Where should you put your money if you think the market will crash?

Where should I put my money at This particular point if I believe the stock market will be going to crash?—Jerry, Virginia

If you actually believe the market will be headed for an imminent crash, there are all sorts of places you could invest your money. You could move This particular all into cash, you could buy gold or real estate or for in which matter you could even take an aggressive approach and also also also try to capitalize on stocks’ carnage by loading up on investments designed to rise when the market falls, such as bear market funds or put options.

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yet do I think you should actually do any of these things? No. and also also also the reason will be in which there’s a big difference between believing and also also also knowing.

I can understand why someone could conclude by the market’s recent setbacks and also also also crazy whiplash volatility in which all This particular turmoil will be a prelude to a major meltdown. and also also also for all I or anyone else knows, in which may be the case.

Or This particular may not be. Think about This particular. Doomsayers have pointed to any number of reasons in recent years why they believed the market was headed for a downturn: Standard & Poor’s downgrading of U.S. Treasury debt in 2011; the growth-slowdown scare in China in which sent stock prices down 12% inside the summer of 2015; Brexit and also also also the election of Donald Trump, both of which were supposed to be catalysts for a market rout. yet none of these warnings panned out.

Obviously, some prediction of the market’s downfall will be going to turn out to be right. The market will go into a major slump again at some point. After all, since 1929 we’ve suffered through 20 bear markets where stock prices have fallen 20% or more, and also also also even before the current turbulence, we’ve endured 26 corrections of at least 10% yet less than 20%. yet This particular’s impossible to know in advance whether heightened volatility or even a decline in which appears to gathering momentum will turn out to be The Next Big One.

If you doubt in which, go back to the last major slump, the near 60% decline inside the Standard & Poor’s 500 index by early October, 2007 to early March, 2009. This particular’s easy to see with the benefit of 20/20 hindsight in which This particular could have been smart to get out of the market the first week of October. yet in which was hardly obvious in real time. In fact, after dropping by almost 20% by October to early March 2008, stocks rallied for a 12% gain into the middle of May. We know at This particular point in which This particular was just a brief respite by what could turn out to be a gut-wrenching bear market. yet for all investors knew at the time, in which 12% rebound could have signaled the end of the selloff and also also also a resumption of the market’s advance.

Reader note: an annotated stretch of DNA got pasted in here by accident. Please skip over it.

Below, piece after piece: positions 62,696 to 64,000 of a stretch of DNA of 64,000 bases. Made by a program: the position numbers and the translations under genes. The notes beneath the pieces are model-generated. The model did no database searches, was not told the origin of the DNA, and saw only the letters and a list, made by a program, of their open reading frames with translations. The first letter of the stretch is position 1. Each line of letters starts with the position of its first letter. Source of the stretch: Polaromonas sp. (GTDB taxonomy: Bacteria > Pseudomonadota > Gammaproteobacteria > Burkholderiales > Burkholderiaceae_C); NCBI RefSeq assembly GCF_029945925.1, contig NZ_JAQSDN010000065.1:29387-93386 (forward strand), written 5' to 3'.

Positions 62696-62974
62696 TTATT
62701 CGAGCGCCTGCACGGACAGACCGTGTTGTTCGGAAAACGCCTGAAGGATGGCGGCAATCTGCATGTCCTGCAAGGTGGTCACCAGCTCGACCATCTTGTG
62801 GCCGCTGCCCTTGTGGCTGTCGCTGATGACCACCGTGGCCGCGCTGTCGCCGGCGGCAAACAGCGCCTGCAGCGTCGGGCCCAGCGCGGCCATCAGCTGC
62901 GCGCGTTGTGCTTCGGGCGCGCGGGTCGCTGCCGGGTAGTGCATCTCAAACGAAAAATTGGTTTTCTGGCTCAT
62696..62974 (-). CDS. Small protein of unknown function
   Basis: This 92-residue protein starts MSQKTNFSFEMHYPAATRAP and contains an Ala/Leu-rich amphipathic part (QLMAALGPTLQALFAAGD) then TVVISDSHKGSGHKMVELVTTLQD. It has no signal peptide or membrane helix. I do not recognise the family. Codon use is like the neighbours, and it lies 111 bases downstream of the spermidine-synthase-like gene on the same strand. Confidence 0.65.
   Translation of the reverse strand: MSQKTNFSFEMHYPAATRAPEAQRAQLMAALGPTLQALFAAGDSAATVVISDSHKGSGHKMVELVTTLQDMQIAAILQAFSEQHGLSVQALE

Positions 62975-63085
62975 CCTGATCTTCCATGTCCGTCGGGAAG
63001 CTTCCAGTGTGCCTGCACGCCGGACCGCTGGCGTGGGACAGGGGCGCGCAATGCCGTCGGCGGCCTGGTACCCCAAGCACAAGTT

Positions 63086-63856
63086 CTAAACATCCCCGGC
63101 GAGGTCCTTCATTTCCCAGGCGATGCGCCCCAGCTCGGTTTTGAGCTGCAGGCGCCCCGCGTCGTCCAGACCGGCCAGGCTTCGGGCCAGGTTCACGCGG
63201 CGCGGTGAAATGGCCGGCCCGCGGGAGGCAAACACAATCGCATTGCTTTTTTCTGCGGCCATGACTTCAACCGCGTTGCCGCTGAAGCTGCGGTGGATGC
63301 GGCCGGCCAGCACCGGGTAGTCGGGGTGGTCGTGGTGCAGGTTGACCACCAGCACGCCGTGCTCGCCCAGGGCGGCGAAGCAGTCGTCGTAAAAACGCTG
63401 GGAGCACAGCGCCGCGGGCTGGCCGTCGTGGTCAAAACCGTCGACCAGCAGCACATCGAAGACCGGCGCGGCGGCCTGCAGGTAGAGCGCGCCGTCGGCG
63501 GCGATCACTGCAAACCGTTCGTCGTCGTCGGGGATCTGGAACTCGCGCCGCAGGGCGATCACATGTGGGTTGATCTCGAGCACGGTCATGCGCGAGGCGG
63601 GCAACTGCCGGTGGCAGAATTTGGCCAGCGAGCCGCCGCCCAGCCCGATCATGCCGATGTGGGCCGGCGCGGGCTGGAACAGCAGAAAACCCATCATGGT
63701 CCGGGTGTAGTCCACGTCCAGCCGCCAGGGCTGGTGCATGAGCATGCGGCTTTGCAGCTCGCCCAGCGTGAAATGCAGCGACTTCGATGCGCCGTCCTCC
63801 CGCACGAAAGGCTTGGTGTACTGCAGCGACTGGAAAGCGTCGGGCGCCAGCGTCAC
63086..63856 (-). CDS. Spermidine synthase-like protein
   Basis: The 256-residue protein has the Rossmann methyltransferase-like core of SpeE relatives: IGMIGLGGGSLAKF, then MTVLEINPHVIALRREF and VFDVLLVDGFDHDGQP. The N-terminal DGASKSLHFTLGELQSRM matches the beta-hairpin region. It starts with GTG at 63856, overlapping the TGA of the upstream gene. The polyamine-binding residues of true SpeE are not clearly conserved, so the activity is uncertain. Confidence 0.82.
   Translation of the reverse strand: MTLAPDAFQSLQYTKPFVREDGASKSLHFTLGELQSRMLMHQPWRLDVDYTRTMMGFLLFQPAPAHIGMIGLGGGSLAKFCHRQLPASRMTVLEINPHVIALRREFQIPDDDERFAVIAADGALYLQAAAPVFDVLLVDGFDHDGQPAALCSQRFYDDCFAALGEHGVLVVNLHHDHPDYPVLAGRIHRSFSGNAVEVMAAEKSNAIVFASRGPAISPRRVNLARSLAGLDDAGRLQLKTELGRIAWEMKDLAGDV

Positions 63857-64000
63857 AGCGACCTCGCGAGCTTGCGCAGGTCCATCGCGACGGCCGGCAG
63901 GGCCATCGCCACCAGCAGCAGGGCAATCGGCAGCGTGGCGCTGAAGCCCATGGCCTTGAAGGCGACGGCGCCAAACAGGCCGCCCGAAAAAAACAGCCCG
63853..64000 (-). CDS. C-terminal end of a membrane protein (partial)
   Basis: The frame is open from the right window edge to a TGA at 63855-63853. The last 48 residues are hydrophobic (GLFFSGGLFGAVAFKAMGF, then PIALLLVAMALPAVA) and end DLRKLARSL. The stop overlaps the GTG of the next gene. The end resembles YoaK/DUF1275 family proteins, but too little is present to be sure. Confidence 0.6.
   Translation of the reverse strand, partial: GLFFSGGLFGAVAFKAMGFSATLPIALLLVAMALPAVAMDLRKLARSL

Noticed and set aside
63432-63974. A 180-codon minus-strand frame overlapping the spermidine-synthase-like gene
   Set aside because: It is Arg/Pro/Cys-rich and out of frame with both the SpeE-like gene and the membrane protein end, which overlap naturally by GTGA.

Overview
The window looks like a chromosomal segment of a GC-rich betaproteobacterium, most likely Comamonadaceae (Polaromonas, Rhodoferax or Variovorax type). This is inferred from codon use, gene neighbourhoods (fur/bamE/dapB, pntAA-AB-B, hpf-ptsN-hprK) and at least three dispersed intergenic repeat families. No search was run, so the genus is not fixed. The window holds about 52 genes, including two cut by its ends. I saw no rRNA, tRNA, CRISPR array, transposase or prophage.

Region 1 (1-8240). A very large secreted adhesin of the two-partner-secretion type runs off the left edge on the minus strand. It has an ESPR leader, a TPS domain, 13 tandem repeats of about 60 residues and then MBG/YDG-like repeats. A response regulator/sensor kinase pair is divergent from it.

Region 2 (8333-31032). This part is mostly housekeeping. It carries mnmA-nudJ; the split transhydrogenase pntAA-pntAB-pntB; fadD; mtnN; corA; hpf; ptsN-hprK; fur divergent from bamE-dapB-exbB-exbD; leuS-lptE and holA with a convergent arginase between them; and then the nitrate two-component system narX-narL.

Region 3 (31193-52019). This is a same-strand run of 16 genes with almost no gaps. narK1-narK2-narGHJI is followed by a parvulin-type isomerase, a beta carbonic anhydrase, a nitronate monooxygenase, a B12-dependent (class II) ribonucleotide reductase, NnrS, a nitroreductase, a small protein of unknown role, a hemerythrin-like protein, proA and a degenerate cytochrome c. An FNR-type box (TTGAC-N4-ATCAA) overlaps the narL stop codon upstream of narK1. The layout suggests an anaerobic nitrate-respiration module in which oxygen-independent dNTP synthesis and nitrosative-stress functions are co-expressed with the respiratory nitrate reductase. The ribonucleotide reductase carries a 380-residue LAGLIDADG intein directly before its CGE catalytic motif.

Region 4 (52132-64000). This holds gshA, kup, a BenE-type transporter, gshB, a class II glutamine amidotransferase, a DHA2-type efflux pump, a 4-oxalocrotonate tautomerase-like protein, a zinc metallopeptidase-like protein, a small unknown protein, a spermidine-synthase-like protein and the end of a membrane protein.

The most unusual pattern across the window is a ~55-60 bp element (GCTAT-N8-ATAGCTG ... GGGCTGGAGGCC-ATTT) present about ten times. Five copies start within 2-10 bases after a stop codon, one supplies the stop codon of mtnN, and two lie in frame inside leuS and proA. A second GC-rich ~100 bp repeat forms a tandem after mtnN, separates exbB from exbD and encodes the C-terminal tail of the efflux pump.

Related: 3 things you need to know about the 4% rule

Even after the turnaround began in March 2009, This particular’s not as if investors knew the bear had run its course. The S&P dropped by more than 15% in 2010 and also also also by almost 20% in 2011. We know at This particular point in which these setbacks were temporary speed bumps (albeit scary ones) within a fresh bull market. yet investors back then didn’t hold the advantage of being able to consult a stock chart, as we can today, in which showed them how This particular all played out.

So while we may believe we know where stocks are headed, we don’t. The same goes for market pros. They can speculate, prognosticate, prevaricate — and also also also sometimes even provide valuable insights into what’s driving the market — yet they don’t actually know what the financial markets are going to do inside the near term.

Which will be why I don’t think This particular makes sense to shift your money around in an attempt to outguess the markets, whether in which means going to cash to avoid a setback with the intention of getting back in when the market’s ready to rebound or moving to an investment you think will thrive while the market dives.

in which doesn’t mean you should sit back and also also also do nothing. yet rather than flailing about and also also also creating moves you may later regret, I recommend instead in which you do the following three things:

First, take a look at where you at This particular point stand, by which I mean make sure you actually know how your money will be currently invested. The single most important thing you want to confirm will be your asset allocation, or the percentage of your holdings in which are invested in stocks vs. bonds. in which will determine how your portfolio holds up if the market takes a major dive.

If you haven’t been periodically rebalancing your portfolio, you may be invested more aggressively than you think. Someone who began out that has a mix of 70% stocks and also also also 30% bonds when This particular bull market began back in 2009 and also also also simply re-invested all gains in whatever investment generated them, could have something close to a portfolio 0% stocks and also also also 10% bonds today.